As all other temples in Bangalore, Sri Raja Rajeshwari Temple is quite serene, very picturesque and often crowded on weekends. Located in Raja Rajeshwari Nagar on Mysore Road, this well-known temple is dedicated to the goddess Parvathi and was constructed in the 1960s by the highly revered spiritual guru, Sri Tiruchi Mahaswami. He built a temple made from pure granite, with a wide space inside for worshippers. Very prominent inside the temple is the 1.82-meter-tall stone statue of Sri Jnanakshi Rajarajeshwari, the Holy Mother, seated on a throne in a full-bloom lotus position. From the Bangalore-Mysore Expressway, motorists can easily catch a glimpse of the majestic pink arch that lures passersby to visit the temple premises. The temple is only about 8 kilometers away from the Bangalore train and bus stations.
An interesting story surrounds the history of this temple. According to Sri Tiruchi Mahaswami, he saw three sacred eagles or Garudas hovering over the city of Bangalore. It was January 14, 1960, Sankranthi Day. The three eagles resembled Durga, Lakshmi and Saraswathi, who also appeared to him earlier in Mount Kailas. Accompanied by two of his disciples, the spiritual guru then saw a path that led to the village where the temple is now located. He followed the eagles until he reached a piece of land with guava trees, on which the eagles seemed to be circling. That incident spoke to him and convinced him to establish a temple in the area, and so he purchased the land where the guava trees were and laid a foundation stone in the early morning of April 3, 1960. The spiritual teacher was on a pilgrimage from Kashi, Prayag and Mount Kailas prior to reaching Bangalore and seeing the Garudas.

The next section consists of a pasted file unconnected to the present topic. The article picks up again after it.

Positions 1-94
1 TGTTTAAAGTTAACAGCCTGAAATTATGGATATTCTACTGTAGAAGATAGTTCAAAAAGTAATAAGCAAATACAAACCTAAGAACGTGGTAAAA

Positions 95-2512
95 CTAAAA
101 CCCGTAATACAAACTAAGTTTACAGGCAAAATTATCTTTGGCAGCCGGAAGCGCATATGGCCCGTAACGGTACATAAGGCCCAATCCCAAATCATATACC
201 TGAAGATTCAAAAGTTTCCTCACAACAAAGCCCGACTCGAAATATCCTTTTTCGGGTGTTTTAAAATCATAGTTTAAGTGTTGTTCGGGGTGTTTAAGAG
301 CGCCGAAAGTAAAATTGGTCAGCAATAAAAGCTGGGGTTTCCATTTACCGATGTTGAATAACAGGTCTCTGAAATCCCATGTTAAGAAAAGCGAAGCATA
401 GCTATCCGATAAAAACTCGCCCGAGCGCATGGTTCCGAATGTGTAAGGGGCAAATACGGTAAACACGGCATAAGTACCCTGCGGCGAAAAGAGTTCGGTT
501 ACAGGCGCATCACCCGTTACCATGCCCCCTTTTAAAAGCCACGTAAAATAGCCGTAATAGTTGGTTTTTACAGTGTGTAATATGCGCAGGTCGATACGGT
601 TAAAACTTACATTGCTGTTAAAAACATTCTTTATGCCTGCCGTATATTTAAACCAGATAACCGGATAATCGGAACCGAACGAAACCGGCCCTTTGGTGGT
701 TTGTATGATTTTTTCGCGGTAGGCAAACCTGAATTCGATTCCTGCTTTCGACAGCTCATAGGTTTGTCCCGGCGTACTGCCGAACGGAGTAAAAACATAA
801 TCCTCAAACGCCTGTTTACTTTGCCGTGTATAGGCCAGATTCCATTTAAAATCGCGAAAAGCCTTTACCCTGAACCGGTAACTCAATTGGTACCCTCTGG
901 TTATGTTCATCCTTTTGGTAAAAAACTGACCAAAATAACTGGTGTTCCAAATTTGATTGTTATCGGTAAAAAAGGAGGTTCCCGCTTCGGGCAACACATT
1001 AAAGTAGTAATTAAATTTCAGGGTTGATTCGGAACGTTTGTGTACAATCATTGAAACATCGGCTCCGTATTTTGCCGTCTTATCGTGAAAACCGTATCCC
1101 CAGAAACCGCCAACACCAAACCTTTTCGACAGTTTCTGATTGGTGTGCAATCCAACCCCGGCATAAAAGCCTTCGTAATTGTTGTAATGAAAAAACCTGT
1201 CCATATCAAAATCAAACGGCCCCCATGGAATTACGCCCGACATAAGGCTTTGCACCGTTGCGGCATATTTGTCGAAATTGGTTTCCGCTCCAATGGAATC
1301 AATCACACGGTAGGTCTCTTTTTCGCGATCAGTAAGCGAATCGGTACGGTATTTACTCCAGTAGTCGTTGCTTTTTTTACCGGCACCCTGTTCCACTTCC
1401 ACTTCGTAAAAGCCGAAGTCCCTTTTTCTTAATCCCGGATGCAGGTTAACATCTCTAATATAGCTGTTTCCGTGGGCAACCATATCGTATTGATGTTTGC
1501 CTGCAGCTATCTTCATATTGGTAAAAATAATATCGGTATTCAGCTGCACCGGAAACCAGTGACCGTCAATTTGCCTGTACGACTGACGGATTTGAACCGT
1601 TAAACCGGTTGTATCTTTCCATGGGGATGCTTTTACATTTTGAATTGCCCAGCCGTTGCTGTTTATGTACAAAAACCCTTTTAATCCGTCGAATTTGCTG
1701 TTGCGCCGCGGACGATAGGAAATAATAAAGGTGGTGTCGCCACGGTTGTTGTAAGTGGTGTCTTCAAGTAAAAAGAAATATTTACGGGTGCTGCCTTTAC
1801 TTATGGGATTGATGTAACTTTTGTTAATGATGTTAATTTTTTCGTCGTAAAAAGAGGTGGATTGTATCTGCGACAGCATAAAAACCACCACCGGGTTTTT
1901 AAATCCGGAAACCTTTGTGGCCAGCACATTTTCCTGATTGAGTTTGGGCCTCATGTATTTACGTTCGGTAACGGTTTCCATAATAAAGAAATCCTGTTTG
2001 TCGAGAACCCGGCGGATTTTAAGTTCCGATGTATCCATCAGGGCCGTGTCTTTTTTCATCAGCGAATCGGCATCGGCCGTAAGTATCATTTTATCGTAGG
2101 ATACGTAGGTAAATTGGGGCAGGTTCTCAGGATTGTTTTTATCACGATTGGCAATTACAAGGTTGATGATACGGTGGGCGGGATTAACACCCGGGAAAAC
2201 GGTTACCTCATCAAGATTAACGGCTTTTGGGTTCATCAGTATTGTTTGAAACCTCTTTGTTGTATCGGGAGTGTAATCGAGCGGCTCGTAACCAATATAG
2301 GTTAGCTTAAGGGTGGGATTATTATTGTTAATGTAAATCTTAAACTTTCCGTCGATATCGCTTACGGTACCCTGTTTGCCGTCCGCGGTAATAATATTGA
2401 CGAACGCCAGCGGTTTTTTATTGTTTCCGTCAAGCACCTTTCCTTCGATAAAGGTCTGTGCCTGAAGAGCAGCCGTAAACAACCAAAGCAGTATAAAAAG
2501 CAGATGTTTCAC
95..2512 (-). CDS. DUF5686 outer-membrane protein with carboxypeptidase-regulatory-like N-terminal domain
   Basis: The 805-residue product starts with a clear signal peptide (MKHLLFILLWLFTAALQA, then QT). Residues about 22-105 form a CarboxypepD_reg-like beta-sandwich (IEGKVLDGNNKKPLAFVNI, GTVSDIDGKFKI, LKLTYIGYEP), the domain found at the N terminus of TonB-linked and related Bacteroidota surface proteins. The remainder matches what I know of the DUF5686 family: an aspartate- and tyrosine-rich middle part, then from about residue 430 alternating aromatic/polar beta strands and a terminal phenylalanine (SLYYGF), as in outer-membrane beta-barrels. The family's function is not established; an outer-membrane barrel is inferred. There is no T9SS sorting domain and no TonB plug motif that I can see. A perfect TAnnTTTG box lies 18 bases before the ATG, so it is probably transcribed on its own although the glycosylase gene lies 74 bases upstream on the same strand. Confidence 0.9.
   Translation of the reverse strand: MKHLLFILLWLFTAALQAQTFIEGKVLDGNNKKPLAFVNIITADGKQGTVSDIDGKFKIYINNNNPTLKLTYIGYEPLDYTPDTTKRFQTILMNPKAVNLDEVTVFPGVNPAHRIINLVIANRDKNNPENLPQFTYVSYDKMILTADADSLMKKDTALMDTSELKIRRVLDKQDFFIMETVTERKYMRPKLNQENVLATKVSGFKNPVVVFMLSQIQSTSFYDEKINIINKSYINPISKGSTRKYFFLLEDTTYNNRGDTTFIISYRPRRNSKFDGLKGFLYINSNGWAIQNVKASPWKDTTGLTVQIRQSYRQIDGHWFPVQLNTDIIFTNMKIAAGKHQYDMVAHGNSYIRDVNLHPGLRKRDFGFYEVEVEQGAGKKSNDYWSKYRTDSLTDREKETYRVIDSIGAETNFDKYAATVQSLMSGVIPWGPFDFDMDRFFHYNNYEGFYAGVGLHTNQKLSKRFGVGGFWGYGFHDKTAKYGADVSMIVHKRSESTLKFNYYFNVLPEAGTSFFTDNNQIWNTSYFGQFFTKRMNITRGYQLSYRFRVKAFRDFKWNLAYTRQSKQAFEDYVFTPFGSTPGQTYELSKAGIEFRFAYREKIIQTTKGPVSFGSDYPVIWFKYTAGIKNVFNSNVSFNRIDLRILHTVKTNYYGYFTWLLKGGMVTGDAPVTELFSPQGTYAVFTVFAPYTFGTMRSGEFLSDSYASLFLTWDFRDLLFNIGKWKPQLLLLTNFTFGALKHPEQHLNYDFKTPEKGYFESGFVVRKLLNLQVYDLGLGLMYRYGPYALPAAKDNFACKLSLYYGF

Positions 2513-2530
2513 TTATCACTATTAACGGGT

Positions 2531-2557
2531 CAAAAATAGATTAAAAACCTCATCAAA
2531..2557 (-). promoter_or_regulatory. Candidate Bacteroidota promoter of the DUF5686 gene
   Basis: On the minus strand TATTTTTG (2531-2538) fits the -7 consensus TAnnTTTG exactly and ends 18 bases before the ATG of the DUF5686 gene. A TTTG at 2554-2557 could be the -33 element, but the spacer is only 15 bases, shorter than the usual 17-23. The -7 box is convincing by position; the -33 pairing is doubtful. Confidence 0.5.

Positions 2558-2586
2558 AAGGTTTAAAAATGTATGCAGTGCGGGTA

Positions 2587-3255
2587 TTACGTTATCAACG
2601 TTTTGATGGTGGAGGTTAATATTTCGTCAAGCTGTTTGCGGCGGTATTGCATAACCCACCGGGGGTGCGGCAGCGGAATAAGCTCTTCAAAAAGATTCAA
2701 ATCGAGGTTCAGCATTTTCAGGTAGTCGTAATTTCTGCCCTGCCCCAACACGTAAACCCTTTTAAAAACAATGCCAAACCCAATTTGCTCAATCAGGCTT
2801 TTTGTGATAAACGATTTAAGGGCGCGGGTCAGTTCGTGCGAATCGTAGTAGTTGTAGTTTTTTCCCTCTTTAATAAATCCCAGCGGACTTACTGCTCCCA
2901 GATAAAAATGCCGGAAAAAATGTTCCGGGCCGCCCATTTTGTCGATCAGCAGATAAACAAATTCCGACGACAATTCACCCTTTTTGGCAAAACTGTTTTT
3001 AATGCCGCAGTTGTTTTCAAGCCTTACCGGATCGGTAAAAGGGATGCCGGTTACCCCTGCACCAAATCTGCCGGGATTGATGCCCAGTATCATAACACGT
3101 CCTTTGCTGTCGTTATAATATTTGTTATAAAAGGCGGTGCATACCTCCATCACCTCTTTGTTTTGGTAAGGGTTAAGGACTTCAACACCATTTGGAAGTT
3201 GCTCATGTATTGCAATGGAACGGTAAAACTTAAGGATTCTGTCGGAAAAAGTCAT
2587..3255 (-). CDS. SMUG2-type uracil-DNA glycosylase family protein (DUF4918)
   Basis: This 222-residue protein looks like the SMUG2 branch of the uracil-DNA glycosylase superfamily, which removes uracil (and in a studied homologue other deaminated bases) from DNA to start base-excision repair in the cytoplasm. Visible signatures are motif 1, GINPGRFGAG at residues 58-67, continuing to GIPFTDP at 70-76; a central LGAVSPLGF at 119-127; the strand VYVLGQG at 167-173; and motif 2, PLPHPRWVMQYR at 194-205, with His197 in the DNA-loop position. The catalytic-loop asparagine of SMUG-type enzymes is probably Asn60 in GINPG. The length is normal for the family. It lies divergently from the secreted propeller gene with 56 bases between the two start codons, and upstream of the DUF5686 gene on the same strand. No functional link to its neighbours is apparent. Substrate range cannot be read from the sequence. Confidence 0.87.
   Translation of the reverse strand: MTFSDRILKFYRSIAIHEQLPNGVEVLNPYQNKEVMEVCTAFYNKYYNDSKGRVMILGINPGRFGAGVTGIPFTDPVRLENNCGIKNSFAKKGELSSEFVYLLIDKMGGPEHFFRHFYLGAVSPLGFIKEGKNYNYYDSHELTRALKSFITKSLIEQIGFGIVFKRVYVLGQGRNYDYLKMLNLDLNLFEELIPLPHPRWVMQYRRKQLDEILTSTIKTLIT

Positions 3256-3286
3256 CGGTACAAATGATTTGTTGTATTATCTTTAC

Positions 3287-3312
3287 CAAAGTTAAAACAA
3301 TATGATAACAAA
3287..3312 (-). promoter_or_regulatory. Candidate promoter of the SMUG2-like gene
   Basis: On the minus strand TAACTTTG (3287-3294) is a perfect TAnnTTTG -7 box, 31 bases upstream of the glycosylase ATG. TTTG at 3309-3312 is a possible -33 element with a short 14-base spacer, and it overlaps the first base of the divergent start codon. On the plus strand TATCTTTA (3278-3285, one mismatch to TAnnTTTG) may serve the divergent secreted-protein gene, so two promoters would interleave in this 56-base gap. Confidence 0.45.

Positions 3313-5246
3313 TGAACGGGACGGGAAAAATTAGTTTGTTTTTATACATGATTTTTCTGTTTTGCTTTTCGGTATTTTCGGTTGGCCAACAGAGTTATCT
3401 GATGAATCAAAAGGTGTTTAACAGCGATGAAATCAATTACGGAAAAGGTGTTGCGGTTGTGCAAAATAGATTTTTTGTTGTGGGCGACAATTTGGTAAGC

Slowly he developed the divinely ordained piece of land by putting up an Ashram complex with a temple and schools that offered free education. The Sri Raja Rajeshwari Temple was finally completed and dedicated in 1978. Today, more and more devotees and curious Western tourists come to see the temple. It is observed that on the 27th day of March each year, the sun directly falls on forehead of the Holy Mother’s image, creeping down to its feet as the sun slowly rises. People doubt if Sri Tiruchi Mahaswami intentionally constructed the image to create this effect on just one specific day of the year.
The temple houses the New Sri Chakra shrine. Sri Raja Rajeshwari Temple comes to life every year during the Navarathri and Brahmotsavam Celebrations. Priests come to perform colorful rituals and recite the Vedas and the Saptashati. Navarathri is particularly very pompous and grandiose, characterized by an abundance of food that is offered for free to everyone who comes to worship and participate in the celebration. Meanwhile, the temple gets very crowded and at its busiest on Tuesdays, Fridays and Sundays, which are the special days of worship.
Jayendra Puri Swami succeeded leadership of Sri Raja Rajeshwari Temple as Sri Tiruchi Mahaswami attained Mahasamadhi on January 14, 2005. The new guru is fluent in all the languages in South India, as well as in German and Italian.